The Australian Prudential Regulation Authority (APRA) has announced it will go ahead with changes to the interest rate mortgage buffer.

APRA’s Adjusts The Mortgage Interest Rate Buffer

APRA confirmed its guidance on residential mortgage lending will no longer expect them to assess home loan applications using a minimum interest rate of at least 7%. Common industry practice has been to use a rate of 7.25%.

The new rules will be that banks can review and use their own minimum interest rate floor for serviceability assessments and use a revised interest rate buffer of at least 2.5% above the loan’s actual interest rate.

APRA Chairman Wayne Byres said: “In the prevailing environment, a serviceability floor of more than seven per cent is higher than necessary for ADIs to maintain sound lending standards.

“Additionally, the widespread use of differential pricing for different types of loans has challenged the merit of a uniform interest rate floor across all mortgage products.

The changes being finalised today are not intended to signal any lessening in the importance APRA places on the maintenance of sound lending standards.”

The new guidance takes effect immediately.

What Could The Effects Be?

Well, it has already sent the share prices of most of the big four ASX banks higher.

The share price of National Australia Bank Ltd (ASX: NAB) is up 0.1%, the share price of Westpac Banking Corp (ASX: WBC) is up 0.3%, the share price of Australia and New Zealand Banking Group (ASX: ANZ) is flat and the share price of Commonwealth Bank of Australia (ASX: CBA) is up by 0.65%.

It certainly makes it easier for people easier to get a (larger) loan. It could add tens of thousands of dollars onto their potential maximum borrowing limit. This could provide a boost for the struggling housing market, although this alone won’t be the solution for mortgage arrears.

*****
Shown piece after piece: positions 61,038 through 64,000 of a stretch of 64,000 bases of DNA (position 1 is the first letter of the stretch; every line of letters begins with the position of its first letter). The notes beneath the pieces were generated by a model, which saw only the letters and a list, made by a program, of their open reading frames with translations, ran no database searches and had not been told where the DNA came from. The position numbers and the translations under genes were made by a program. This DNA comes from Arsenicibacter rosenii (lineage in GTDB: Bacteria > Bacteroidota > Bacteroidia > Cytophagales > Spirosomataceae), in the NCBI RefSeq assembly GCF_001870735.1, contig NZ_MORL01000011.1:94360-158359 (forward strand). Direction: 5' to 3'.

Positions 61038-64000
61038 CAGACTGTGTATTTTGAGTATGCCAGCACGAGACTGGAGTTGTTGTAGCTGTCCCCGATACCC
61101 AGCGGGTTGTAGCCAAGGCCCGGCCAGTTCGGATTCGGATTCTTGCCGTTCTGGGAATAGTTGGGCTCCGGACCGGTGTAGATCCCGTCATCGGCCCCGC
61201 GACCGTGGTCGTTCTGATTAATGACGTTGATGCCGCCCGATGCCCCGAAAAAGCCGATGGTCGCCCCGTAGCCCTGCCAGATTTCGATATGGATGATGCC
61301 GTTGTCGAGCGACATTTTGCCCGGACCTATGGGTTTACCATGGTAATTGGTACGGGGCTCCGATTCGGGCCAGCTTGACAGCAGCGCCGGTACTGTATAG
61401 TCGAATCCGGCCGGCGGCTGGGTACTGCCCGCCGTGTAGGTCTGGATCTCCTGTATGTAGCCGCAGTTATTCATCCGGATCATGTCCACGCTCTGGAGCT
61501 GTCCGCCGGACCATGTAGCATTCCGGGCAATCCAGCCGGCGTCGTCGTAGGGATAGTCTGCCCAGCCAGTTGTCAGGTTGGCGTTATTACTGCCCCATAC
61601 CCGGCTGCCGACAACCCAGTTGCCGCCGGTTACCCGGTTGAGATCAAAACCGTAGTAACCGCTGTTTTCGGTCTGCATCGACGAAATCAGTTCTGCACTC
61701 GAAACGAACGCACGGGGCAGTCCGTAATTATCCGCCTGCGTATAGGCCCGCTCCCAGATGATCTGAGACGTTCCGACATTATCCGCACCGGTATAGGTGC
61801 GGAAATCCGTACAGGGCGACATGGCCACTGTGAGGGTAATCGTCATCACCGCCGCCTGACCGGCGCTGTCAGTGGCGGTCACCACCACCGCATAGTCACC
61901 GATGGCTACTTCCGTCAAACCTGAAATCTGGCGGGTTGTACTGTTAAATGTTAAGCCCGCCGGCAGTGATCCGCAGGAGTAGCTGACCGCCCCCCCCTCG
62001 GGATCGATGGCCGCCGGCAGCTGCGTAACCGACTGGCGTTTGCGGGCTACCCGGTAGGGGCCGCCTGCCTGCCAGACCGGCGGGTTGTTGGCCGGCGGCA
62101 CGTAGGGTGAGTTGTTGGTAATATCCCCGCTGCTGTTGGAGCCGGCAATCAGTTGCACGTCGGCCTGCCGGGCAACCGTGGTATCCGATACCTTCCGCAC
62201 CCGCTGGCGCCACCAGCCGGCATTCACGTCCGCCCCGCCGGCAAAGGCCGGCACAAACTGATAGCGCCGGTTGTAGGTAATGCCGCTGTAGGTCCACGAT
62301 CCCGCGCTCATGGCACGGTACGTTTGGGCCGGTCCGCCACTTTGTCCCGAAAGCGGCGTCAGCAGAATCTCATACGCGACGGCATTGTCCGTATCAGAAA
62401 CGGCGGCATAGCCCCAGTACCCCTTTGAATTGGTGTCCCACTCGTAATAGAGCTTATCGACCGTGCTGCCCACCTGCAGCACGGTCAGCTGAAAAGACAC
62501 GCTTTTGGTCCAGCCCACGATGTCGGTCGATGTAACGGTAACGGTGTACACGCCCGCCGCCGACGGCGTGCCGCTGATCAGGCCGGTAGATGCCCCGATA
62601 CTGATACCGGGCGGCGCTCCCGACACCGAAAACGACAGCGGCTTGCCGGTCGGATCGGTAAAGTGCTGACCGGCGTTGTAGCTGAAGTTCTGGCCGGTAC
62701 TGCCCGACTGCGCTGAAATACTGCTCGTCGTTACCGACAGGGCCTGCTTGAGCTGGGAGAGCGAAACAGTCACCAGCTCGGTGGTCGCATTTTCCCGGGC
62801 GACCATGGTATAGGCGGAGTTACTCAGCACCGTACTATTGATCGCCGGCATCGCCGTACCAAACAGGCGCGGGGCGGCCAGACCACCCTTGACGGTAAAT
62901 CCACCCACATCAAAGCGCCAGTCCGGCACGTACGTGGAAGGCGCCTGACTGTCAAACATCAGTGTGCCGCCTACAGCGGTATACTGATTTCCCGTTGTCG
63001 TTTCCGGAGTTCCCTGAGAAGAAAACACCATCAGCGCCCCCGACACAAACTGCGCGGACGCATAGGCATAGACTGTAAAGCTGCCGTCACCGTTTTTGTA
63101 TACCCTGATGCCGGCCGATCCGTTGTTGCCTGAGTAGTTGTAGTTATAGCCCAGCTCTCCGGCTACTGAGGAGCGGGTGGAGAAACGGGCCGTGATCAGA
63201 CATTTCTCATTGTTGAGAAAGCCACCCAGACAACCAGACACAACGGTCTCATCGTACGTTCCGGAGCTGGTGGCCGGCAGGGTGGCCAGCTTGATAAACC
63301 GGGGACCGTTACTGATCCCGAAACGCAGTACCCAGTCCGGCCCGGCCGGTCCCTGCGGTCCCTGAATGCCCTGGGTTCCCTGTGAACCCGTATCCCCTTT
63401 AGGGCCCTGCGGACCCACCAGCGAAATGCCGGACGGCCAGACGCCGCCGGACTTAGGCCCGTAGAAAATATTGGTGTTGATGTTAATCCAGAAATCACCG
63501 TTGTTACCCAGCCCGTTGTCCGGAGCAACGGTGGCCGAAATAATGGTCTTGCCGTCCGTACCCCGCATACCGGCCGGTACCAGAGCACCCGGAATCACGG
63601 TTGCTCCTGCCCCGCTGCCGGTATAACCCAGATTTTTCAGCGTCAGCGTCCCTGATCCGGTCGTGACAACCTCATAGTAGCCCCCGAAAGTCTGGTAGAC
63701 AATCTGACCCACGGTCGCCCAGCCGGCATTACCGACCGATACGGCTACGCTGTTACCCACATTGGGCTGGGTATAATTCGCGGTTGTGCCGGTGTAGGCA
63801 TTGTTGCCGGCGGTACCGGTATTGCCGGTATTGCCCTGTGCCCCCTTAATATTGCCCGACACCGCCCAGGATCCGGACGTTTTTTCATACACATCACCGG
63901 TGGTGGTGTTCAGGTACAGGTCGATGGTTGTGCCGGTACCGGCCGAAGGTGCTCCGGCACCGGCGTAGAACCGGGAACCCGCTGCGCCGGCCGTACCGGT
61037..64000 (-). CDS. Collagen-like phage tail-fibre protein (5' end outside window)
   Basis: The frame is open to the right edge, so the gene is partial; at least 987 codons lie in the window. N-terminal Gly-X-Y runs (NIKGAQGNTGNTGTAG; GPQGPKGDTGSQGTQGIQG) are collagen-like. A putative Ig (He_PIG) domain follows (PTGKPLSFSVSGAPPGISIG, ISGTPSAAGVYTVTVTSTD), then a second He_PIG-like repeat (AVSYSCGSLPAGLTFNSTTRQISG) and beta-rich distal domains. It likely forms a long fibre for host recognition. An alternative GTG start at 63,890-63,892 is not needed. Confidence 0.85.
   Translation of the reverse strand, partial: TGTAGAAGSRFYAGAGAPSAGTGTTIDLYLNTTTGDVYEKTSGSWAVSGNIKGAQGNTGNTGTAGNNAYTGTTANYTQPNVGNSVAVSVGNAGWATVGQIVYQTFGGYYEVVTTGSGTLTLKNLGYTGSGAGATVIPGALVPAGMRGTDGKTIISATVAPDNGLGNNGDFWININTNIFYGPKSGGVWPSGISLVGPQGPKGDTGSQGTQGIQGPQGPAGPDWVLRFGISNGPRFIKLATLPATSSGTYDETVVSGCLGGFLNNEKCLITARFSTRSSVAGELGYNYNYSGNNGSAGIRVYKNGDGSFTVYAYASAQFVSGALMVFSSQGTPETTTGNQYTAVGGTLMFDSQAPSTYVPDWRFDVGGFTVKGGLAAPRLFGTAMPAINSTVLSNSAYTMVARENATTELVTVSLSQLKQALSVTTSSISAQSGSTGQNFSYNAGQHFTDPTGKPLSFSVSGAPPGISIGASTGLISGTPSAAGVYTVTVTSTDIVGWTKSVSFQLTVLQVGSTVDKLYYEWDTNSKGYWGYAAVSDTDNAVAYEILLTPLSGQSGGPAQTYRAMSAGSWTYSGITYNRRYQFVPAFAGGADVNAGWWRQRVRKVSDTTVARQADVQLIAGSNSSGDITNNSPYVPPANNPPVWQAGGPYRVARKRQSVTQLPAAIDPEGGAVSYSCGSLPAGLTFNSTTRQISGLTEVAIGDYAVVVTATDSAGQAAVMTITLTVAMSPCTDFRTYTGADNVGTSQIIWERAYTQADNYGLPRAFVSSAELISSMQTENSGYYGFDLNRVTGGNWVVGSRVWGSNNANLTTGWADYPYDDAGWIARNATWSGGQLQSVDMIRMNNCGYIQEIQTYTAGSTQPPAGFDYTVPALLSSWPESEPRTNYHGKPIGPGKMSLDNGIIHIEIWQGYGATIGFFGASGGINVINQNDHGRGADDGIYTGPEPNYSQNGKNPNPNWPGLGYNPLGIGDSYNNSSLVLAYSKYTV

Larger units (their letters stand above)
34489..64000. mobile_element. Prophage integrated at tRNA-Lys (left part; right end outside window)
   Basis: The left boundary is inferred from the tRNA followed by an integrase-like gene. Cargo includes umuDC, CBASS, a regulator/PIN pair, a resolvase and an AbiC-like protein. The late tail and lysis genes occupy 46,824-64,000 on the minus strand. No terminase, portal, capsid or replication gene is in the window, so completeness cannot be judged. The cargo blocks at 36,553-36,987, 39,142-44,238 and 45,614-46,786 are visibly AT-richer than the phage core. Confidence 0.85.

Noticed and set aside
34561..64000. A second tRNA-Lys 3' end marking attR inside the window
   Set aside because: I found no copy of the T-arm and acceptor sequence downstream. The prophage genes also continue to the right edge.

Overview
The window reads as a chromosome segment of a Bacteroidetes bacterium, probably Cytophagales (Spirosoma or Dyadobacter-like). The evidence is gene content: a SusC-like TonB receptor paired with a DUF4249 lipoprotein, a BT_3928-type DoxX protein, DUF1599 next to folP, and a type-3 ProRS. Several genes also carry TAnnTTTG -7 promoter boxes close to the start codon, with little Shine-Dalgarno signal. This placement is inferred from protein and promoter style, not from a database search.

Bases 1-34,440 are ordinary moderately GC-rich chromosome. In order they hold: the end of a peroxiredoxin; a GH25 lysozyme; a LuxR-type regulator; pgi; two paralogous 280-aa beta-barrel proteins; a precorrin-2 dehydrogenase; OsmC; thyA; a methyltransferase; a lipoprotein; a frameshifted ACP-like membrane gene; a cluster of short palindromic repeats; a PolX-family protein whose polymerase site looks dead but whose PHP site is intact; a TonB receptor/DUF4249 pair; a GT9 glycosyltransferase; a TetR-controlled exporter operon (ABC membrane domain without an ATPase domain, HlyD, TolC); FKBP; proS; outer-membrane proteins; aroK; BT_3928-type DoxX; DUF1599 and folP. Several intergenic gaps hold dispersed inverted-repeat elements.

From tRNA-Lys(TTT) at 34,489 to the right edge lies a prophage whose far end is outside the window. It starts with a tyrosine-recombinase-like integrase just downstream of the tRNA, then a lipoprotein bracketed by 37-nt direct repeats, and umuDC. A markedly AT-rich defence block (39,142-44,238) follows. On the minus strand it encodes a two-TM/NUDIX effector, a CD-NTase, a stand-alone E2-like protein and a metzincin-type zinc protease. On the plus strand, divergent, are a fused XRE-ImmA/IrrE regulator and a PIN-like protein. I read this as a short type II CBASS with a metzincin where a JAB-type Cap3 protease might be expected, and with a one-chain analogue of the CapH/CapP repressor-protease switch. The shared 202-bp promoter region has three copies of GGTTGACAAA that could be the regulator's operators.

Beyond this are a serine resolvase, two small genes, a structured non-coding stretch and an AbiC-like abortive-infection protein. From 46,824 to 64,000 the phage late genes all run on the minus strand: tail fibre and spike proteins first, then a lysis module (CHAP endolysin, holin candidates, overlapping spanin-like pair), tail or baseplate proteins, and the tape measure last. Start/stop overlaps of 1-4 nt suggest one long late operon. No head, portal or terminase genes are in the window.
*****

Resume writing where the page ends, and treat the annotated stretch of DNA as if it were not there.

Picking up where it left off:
It does make sense to reduce the interest rate buffer. It could be a very long time before most Australia see the RBA interest rate back at 3% or higher. However, it certainly could elevate house prices a little, which may be good for the overall economy but probably not for first home buyers.

Aside from the interest rate serviceability, I hope banks retain the level of mortgage application examination that has been conducted this year – it’s not a good idea to over-lend to people.

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Disclaimer: Any information contained in this article is limited to general financial/investment advice only. The information has not taken into account your specific needs, goals or objectives, so please consider consulting a licenced and trusted adviser before acting on the information. Please read The Rask Group’s Financial Services Guide (FSG) for more information. This article is authorised by Owen Raszkiewicz of The Rask Group, which is a corporate authorised representative No. 1264179 of Strawman Pty Ltd (ACN: 610 908 211) (AFSL: 501 223).

At the time of publishing, Jaz does not have a financial interest in any of the companies mentioned.